Heme oxygenase (HO) catalyzes the degradation of heme to produce bilirubin. Because excess bilirubin production can lead to the development of jaundice, use of HO-inhibiting drugs, such as metalloporphyrin analogs of heme, may be a promising treatment strategy for the prevention of neonatal hyperbilirubinemia. We and our collaborators reported that imidazole dioxolanes also can inhibit in vitro HO activity with selectivity for the inducible HO-1 isozyme and do not affect NOS or sGC, in contrast to metalloporphyrins. The objective of this study was to investigate the efficacy of the imidazole dioxolane Azalanstat (AZA) toward inhibiting in vivo HO enzyme activity in newborn mice. AZA (500 μmol/kg) or vehicle (7.9% cyclodextran) was administered to 7-day-old FVB mice via intraperitoneal injections. At 0.25, 0.5, 2, 3, and 24 hours after administration, mice were sacrificed and liver, spleen, and brain harvested. Tissues were then sonicated in buffer. HO activity was quantitated by gas chromatography and calculated as pmoles of carbon monoxide (CO) produced/h/mg fresh weight. Percent inhibition (mean ± SD) of tissue HO activity from treated versus control mice at each time point is shown below (n ≥ 3 for each tissue, *p ≤ .05):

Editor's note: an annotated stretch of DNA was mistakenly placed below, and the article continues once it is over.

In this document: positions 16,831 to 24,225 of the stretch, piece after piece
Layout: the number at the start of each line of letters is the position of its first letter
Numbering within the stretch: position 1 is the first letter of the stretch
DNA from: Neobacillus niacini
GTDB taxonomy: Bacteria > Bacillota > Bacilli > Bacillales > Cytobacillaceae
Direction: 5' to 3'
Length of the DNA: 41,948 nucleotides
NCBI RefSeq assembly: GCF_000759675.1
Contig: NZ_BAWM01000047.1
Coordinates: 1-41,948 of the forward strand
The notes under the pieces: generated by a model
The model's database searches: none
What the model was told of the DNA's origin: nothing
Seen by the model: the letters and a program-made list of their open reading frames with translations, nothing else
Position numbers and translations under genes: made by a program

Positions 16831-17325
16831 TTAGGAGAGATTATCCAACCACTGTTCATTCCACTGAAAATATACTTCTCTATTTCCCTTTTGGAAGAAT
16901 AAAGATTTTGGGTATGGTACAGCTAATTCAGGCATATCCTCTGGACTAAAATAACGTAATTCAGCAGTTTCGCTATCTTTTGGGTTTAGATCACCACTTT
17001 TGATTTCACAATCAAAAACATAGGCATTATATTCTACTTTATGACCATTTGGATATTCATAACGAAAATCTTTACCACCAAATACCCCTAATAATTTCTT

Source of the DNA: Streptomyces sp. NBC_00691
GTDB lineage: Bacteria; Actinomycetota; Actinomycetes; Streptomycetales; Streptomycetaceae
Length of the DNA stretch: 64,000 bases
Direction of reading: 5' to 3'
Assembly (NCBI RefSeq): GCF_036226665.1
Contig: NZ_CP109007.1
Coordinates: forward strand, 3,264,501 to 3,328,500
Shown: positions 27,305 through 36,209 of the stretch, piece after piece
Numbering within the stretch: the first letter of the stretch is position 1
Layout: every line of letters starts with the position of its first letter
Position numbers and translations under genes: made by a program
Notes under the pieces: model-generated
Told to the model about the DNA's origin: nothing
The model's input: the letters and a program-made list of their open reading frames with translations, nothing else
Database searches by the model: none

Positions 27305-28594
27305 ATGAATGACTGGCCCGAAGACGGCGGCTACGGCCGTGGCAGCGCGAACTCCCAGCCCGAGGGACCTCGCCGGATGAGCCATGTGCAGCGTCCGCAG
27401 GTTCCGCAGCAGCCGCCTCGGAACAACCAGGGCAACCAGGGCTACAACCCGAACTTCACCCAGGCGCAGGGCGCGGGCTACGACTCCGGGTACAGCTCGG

HO activity was maximally inhibited (in bold) in the spleen (54%) and brain (40%) within 30 minutes and in the liver (27%) within 3 hours after AZA treatment. HO activity in the spleen and liver returned to control levels within 24 hours in contrast to the brain, where significant inhibition remained. At 0.25 to 3 hours after AZA treatment, the spleen was most effectively inhibited, followed by the brain and then the liver. We conclude that AZA effectively inhibits HO activity, and its action is immediate and short acting as well as tissue dependent. Thus, imidazole dioxolanes may be attractive alternative compounds for use in the treatment of neonatal jaundice. Further study is required to identify more potent derivatives and to elucidate their particular mechanism of inhibition.
This work was study was supported in part by National Institutes of Health grant #HL68703, the Mary L. Johnson Research Fund, and the Christopher Hess Research Fund.
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